The specific products are for you to decide, but they aren’t unicorns. There are an endless number of hassle-free products.

If you can find and list these items successfully, you can create a smooth running e-commerce business on Amazon.

4 Characteristics of Hassle-Free Products

So what defines a hassle-free product? There are four characteristics:


This is one of the most important characteristics. The way to avoid competition is through a web of adjectives.

Go to Amazon right now and type in “coffee mug.” The options are overwhelming. You’re not likely to be able to compete with a lot of these front page sellers. But add some adjectives to your search and watch the results lessen.

“Coffee mug with map of North Carolina” yields a lot fewer results. Plus, any customer searching for something this specific is more likely to convert.

Experiment with how many adjectives you can add to an idea you have for a product, and then type them into Amazon to see how much competition you’d have.


Profits can sometimes be razor thin on Amazon, especially if you’re dropshipping. You’ve got to make every sale and every listing count for as much as it can.

That’s why you want to avoid seasonal products as much as possible. A seasonal product is any product whose demand is inconsistent.

For example, pumpkin-scented candles might do very well in the fall, but there are eight months out of the year where they won’t make you any money. Accessories for the hot new tech gadget might do well for a little while, but what happens when the trend wears off and the next tech gadget comes out? Stick to items whose appeal doesn’t shift.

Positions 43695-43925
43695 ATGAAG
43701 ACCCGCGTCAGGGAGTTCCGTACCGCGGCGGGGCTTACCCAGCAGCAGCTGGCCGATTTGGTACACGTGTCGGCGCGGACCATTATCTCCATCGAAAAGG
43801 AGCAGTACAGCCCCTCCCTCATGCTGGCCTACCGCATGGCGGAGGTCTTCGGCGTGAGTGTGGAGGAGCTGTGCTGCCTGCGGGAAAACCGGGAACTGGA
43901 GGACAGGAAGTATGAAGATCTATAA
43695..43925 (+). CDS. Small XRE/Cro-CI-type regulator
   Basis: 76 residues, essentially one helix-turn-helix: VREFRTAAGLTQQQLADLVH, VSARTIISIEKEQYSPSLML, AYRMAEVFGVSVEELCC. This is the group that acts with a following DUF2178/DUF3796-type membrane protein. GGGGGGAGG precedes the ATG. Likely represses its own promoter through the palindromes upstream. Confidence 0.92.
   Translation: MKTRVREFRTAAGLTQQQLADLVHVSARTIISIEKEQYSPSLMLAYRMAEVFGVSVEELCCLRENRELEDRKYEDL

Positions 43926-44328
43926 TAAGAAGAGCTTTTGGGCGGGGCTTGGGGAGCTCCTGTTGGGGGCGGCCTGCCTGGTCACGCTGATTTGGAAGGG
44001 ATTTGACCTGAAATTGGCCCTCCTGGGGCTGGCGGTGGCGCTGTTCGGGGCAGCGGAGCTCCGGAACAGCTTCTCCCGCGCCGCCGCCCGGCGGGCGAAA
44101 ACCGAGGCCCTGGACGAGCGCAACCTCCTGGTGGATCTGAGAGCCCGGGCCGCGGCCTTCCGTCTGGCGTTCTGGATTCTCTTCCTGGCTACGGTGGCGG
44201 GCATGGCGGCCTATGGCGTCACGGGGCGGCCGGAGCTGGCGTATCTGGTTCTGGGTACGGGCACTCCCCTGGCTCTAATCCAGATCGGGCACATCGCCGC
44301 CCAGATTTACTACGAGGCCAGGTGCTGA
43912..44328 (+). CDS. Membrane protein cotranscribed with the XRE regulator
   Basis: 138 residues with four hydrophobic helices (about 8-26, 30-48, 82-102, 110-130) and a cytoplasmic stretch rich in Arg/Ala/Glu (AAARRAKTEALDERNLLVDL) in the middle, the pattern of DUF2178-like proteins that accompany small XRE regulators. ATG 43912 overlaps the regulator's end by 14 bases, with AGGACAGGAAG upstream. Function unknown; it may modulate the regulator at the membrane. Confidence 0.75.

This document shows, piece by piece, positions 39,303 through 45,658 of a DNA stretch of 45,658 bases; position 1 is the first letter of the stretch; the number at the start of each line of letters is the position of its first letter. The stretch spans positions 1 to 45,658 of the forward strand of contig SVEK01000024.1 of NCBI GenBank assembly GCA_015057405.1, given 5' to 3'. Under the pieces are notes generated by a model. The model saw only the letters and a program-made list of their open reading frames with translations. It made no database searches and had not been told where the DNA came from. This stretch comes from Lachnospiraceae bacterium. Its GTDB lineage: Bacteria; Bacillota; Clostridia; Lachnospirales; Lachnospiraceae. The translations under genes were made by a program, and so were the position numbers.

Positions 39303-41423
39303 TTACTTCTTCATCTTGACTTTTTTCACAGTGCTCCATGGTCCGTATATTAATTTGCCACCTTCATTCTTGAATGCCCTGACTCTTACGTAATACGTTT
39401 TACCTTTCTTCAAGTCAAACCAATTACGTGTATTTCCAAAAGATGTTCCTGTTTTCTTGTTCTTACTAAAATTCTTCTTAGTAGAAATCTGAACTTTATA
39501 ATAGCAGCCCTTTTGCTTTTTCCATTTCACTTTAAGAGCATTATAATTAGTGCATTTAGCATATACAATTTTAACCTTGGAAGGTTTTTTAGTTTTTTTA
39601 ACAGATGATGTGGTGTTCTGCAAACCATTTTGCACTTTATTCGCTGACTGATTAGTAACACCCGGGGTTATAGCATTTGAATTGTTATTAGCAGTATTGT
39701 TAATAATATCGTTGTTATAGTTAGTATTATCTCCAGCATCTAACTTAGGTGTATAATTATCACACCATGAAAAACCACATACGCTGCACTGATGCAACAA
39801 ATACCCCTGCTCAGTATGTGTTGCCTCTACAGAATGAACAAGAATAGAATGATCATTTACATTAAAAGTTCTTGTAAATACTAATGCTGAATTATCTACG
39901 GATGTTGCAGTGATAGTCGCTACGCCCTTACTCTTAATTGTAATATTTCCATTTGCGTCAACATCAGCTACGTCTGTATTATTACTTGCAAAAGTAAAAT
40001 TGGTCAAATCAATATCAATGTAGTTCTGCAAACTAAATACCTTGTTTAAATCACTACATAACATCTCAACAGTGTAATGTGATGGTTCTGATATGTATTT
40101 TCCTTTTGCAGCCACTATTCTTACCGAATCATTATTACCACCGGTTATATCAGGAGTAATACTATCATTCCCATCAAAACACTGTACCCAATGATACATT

Brand Non-Specific

Think back to our example about the coffee mugs. Why might a shopper be searching for such a specific item? Is it a gift for a friend? A personal interest?

Whatever the reason, the shopper has provided us with an important detail about him or her: the thing they care about most in this purchase is that the coffee mug has a map of North Carolina.

That means instantly you are on equal footing with all other sellers. What hurts us the most when it comes to competing on Amazon is that individual sellers are right next to big established brands. When we make sure our products are brand non-specific, we are excusing ourselves from a competition we don’t have the name recognition to win.


There’s a dozen reasons why you’ll never see me selling pizza ovens on Amazon. Sure, as some Amazon gurus suggest, the profit made from selling just a few big ticket, technical items mathematically balances out the lower amount of sales.

However, the more technical the item is, the pickier your buyers will be. The restauranteur knows exactly what to look for in a pizza oven. Do you?

There are likely known giants in the kitchen machinery industry that those of us outside the restaurant niche might not even know about. The niche is so specialized that your lack of a recognizable brand name stands to really hurt your chance at sales.

Sticking with items that require no technical knowledge keeps your customer base easily pleased and saves you the trouble of having to learn an entirely new field in order to sell to it.

Closing Thoughts

Those are the main keys to keeping your Amazon catalog hassle-free.

This manner of finding products keeps your risks low, your returns high, and creates a less stressful environment for you as a seller.

Give it a chance the next time you’re exploring new items to add to your catalog. Enjoy your new hassle-free life — and get ready for the holiday shopping season.